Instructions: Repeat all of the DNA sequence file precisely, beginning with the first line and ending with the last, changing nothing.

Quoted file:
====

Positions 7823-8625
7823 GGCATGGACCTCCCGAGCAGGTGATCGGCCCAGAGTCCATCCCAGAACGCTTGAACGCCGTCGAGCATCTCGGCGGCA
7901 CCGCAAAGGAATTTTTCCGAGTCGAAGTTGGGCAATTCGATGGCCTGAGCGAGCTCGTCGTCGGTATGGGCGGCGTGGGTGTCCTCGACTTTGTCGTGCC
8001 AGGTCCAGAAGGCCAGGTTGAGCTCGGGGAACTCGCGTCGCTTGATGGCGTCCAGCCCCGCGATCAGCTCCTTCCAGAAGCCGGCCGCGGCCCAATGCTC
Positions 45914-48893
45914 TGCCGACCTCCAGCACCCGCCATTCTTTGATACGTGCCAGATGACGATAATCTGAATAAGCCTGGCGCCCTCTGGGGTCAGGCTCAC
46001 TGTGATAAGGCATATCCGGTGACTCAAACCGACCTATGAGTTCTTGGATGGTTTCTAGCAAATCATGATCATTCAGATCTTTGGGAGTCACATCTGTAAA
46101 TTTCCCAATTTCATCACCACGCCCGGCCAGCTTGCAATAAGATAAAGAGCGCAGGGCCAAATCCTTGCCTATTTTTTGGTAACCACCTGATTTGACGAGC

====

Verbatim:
Positions 7823-8625
7823 GGCATGGACCTCCCGAGCAGGTGATCGGCCCAGAGTCCATCCCAGAACGCTTGAACGCCGTCGAGCATCTCGGCGGCA
7901 CCGCAAAGGAATTTTTCCGAGTCGAAGTTGGGCAATTCGATGGCCTGAGCGAGCTCGTCGTCGGTATGGGCGGCGTGGGTGTCCTCGACTTTGTCGTGCC
8001 AGGTCCAGAAGGCCAGGTTGAGCTCGGGGAACTCGCGTCGCTTGATGGCGTCCAGCCCCGCGATCAGCTCCTTCCAGAAGCCGGCCGCGGCCCAATGCTC
Positions 45914-48893
45914 TGCCGACCTCCAGCACCCGCCATTCTTTGATACGTGCCAGATGACGATAATCTGAATAAGCCTGGCGCCCTCTGGGGTCAGGCTCAC
46001 TGTGATAAGGCATATCCGGTGACTCAAACCGACCTATGAGTTCTTGGATGGTTTCTAGCAAATCATGATCATTCAGATCTTTGGGAGTCACATCTGTAAA
46101 TTTCCCAATTTCATCACCACGCCCGGCCAGCTTGCAATAAGATAAAGAGCGCAGGGCCAAATCCTTGCCTATTTTTTGGTAACCACCTGATTTGACGAGC